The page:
• Sun
  • Dec 21, 2014
  • Updated: 1:26pm
Cathay Pacific

Jetstar Hong Kong not a genuine local carrier, says Cathay in bid to ground budget airline

Budget airline's application for services in the city is challenged on the ground that it violates the Basic Law and is not a genuine local carrier

PUBLISHED : Thursday, 05 September, 2013, 1:11pm
UPDATED : Friday, 06 September, 2013, 10:10am

In a fresh attempt to stop a budget airline from taking off in Hong Kong, Cathay Pacific Airways said yesterday that it has filed an objection to Jetstar Hong Kong's application to run scheduled services in the city on the ground that it violates the Basic Law and is not a genuine local carrier.

Founded by Qantas Airways and China Eastern Airlines last year, Jetstar Hong Kong has been burnishing its local credentials of late to pre-empt just this kind of resistance. In June, Shun Tak took a 33 per cent stake in Jetstar Hong Kong and its managing director, Pansy Ho Chiu-king, was last month appointed chairwoman of the planned budget airline.

Without naming Shun Tak, Cathay said that having a Hong Kong-based shareholder did "not determine management control or principal place of business under the Basic Law".

"Any local franchise operation has local managers. This does not stop it from being controlled from overseas. Management control of the Jetstar Hong Kong franchise clearly rests in Australia," Cathay said.

Management control of Jetstar Hong Kong clearly rests in Australia
Cathay Pacific 

Rejecting Cathay's assertion that Jetstar Hong Kong was controlled by a foreign airline, the budget carrier's chief executive Edward Lau said: "Jetstar Hong Kong is managed locally and we are confident of meeting all regulatory approvals, including principal place of business."

Dragonair, controlled by Cathay, also cast doubt on the Hong Kong International Airport's capacity to accommodate a new carrier.

"We do not believe that Jetstar's business model will make the best use of the remaining available slots at [the Hong Kong airport]. This is particularly important since the third runway at the airport, if approved, is not expected to be in operation before 2023," Dragonair said.

The Air Transport Licensing Authority (ATLA), part of the Transport and Housing Bureau, is responsible for granting licences for passenger airlines and freighters.

"The ATLA will consider applications for licences to operate scheduled air services and the related objections in accordance with the Air Transport (Licensing of Air Services) Regulations," a spokesman for the watchdog said.

In 2005, Cathay opposed the licence application by Oasis Hong Kong Airlines, saying the low-cost carrier had not obtained the required aircraft operator certificate. The ATLA rejected Cathay's objection.

And in 2002, before it took full ownership of Dragonair, Cathay engaged in a dogfight with Dragonair, trashing each other's licence applications.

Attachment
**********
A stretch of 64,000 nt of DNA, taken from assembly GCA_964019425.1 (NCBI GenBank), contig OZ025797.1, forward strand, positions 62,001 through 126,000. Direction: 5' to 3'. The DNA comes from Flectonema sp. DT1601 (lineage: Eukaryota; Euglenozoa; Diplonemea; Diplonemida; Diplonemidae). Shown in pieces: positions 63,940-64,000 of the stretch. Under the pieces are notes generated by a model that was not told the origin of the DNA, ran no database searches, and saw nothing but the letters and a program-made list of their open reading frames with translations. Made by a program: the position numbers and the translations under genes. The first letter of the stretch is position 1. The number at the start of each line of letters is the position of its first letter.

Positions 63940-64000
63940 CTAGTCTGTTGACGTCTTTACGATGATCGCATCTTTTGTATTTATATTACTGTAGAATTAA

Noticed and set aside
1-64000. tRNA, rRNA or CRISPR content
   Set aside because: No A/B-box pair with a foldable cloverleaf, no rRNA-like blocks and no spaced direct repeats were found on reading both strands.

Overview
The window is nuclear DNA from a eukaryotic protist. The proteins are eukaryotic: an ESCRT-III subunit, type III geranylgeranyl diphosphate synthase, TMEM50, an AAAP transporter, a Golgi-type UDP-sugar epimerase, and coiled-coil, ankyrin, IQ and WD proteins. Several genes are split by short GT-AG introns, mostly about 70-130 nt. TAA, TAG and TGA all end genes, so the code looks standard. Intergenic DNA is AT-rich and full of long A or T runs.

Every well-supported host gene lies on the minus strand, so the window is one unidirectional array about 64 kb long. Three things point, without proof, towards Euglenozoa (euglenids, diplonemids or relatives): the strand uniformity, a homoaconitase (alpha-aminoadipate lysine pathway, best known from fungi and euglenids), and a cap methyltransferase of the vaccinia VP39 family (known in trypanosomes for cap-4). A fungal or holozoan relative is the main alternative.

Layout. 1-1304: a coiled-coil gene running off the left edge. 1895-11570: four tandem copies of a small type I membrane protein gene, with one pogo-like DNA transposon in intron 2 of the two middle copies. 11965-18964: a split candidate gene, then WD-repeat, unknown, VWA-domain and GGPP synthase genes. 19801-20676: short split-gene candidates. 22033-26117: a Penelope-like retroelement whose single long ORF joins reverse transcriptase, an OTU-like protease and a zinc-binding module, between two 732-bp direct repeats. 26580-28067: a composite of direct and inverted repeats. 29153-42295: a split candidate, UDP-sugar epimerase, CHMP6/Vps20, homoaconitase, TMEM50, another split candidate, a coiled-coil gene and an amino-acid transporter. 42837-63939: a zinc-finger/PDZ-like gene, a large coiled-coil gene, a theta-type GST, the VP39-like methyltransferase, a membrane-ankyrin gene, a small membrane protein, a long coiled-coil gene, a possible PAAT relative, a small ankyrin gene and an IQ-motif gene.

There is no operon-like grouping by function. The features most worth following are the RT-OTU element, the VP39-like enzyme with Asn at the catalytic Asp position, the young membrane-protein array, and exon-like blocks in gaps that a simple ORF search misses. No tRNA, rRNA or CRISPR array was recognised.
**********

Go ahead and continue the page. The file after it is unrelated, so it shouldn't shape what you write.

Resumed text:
Dragonair objected to Cathay's application to fly to three mainland cities while Cathay retaliated by opposing Dragonair's application for routes to five other Asian cities.


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This article is now closed to comments

So lets all have an in-depth look at Cathay Pacific's cross share-holding arrangements (with associate companies) and corporate management structure, with directors appointed by a private unlisted company called John Swire & Sons, with their head office at Swire House, Buckingham Gate, London, England.
Talk about the pot calling the kettle black!
Cathay's management is entirely Hong Kong based - the board, CEO, COO etc. Their biggest shareholder Swire is UK based but the test is the centre of gravity of management, not shareholders. Cathay's argument is that the ultimate management decisions (operations, strategy etc) will be taken by Jetstar/Qantas in Australia.
Dragonair quotes:“We are not against competition." ....."we do not believe this is a matter of competition. This application raises important legal and public interest issues."
Yeah, sure. Whenever did any Hong Kong big business ever give a damn about the public interest? This is all about Cathay, Dragonair and other members of the cosy airline cartel continuing to overcharge regional passengers fares well over what people in Europe and North America pay.
And CX is not controlled by management in the UK?
selfishly I actually don't want Jetstar to get the application because this will become another excuse for CX to raise prices (as if they haven't done enough of that already) and reduce the benefits to Marco Polo club. Shun Tak controls the casinos/Macau and now they flushing that cash over to airlines business? not exactly level playing field here.
with qantas shutting down its airlines in a dispute with employees over pay and conditions... and owning Jetstar, do we really want them shutting down their airline when based out of Hong Kong. They could of shown some corporate responsibility to their passengers trapped overseas. Instead they did not... they left their passengers stranded along with their staff. So a company with this record to be based out of HK... **** them leave them stranded!!
this is a budget airline so cx's "excuse" is in order to effectively compete in the budget segment, they need to drop prices, thus reducing their margin and profitability.
Big Sheep
With more competition, comments that prices would increase seem illogical. If anything the reverse tends to happen. It's time for the CX/KA monopoly/ duopoly, call it what you will, to be broken.


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